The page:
Disturbances such as logging and fire are altering forest ecosystems globally, with changes to ecosystem functions and species composition and abundance occurring in many vegetation communities. Mountain ash (Eucalyptus regnans), one of the world’s tallest trees, dominates the mid-elevation wet forests of Australia’s southeast, and contributes substantially to the structure and function of these ecosystems. Mountain ash forests have not been immune to the changes wrought by anthropogenic pressures over the past two hundred years, with a substantial loss of old-growth forest due to widespread timber harvesting and increased frequency of high-intensity fires. This project aims to characterise how these contemporary disturbance regimes are influencing the population demographics and genetics of mountain ash, to further our understanding of the ways in which humans are modifying both ontogenetic processes (such as growth rate and maturation) as well as genetic parameters (such as population genetic differentiation and fine-scale genetic structure). In this seminar I will examine how mountain ash forests are responding to anthropogenic pressures, starting with their reproductive output in the early stages of development and progressing into an investigation of the species-wide genetic structure, hybridisation with messmate stringybark (Eucalyptus obliqua), and effects of logging on population genetic differentiation, before finishing with a discussion of the evidence for local selection and adaptive potential.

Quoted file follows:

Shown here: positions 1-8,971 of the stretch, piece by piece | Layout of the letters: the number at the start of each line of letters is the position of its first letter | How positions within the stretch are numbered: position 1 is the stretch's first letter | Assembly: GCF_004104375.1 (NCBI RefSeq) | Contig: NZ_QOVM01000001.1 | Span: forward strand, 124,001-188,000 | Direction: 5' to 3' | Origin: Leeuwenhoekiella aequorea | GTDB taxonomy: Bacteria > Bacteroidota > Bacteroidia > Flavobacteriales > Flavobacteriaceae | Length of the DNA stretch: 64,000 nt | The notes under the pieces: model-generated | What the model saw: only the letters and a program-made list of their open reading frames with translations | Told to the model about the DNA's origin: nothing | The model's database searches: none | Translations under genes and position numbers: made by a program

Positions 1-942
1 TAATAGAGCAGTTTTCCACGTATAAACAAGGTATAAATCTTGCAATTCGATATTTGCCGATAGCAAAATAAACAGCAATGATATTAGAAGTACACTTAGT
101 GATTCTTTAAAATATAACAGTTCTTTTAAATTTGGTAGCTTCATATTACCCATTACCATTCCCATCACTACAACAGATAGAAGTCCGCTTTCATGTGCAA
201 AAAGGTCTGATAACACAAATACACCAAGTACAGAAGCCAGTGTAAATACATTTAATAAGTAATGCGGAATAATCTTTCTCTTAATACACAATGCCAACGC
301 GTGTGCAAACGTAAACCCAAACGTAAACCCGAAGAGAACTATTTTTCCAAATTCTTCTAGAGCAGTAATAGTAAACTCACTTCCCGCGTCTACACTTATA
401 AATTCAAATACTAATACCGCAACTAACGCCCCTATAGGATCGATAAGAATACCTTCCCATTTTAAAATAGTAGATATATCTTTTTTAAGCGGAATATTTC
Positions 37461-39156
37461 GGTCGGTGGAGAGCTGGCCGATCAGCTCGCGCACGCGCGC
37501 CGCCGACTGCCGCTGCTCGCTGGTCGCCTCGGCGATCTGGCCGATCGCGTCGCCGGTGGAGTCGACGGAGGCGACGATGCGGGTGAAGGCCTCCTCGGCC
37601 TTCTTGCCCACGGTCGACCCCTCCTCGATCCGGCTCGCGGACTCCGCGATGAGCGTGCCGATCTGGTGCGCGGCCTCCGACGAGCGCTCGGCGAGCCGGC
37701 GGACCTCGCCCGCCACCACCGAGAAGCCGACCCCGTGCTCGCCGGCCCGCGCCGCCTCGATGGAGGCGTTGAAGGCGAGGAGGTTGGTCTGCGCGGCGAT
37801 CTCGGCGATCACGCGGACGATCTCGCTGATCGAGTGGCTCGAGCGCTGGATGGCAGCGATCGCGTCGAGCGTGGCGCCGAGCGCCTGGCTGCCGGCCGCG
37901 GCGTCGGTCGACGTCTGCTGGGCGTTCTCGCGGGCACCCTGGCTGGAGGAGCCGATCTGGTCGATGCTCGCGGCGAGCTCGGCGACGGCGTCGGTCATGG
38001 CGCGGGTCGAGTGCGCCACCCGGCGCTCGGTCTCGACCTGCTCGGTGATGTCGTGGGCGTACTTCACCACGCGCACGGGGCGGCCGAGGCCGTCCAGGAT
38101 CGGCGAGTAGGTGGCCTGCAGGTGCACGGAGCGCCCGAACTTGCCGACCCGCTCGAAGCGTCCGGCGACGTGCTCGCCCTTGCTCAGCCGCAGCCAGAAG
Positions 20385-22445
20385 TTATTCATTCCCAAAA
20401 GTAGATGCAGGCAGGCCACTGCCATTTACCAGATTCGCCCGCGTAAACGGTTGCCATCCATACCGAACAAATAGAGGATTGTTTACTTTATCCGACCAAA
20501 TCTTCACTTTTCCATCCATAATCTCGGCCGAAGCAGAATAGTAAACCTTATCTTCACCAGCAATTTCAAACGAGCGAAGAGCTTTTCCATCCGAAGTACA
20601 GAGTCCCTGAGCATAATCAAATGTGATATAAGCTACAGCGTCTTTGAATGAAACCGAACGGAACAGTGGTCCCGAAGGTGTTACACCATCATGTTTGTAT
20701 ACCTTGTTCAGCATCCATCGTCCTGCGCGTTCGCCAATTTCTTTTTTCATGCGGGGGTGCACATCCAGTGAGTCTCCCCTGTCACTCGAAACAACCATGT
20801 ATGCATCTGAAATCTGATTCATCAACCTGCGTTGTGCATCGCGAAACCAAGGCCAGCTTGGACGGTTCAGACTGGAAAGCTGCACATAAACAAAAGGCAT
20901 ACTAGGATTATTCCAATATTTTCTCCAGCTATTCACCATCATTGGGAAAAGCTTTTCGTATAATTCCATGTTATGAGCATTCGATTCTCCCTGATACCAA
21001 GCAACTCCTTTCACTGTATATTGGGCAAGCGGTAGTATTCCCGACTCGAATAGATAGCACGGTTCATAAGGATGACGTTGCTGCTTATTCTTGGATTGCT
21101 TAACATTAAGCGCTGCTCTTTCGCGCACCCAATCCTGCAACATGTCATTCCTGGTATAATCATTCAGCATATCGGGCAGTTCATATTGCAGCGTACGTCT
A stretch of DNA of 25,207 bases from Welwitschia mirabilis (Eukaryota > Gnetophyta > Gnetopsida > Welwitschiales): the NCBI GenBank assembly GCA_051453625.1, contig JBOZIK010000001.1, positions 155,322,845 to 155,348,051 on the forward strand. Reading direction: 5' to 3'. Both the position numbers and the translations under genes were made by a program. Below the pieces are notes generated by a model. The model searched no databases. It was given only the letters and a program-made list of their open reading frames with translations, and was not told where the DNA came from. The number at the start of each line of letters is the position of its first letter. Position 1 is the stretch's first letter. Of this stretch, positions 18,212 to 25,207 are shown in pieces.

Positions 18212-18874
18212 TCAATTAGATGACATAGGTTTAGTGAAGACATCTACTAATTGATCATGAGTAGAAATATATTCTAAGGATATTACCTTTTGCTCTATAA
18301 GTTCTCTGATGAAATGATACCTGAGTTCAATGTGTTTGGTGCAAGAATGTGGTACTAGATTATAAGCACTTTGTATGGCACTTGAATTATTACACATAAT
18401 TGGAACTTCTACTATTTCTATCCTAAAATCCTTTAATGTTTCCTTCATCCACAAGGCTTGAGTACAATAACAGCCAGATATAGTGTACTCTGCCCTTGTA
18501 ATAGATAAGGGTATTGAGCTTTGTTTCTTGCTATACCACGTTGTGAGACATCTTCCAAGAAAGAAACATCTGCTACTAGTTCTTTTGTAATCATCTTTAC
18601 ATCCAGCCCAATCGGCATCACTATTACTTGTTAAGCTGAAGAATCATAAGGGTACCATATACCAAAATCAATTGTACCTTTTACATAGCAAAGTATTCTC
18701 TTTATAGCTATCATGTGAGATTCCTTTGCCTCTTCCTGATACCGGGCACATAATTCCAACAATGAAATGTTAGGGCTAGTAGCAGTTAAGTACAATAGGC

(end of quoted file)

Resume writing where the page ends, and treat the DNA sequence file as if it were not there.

About the Speaker
Brenton Von Takach Dukai is an ecologist with a passion for conservation biology, molecular ecology, and evolutionary biology. He began his PhD at the Fenner School in 2015, under the supervision of Sam Banks and David Lindenmayer, having spent the previous two years working as a botanist and ecologist for a specialist environmental consultancy. Conducting dozens of environmental impact assessments led him to the realisation that there is still much that is unknown about Australia’s native ecosystems, and he decided to contribute to our growing understanding of ecosystem dynamics through an investigation of one of Australia’s most iconic eucalypts, mountain ash (Eucalyptus regnans).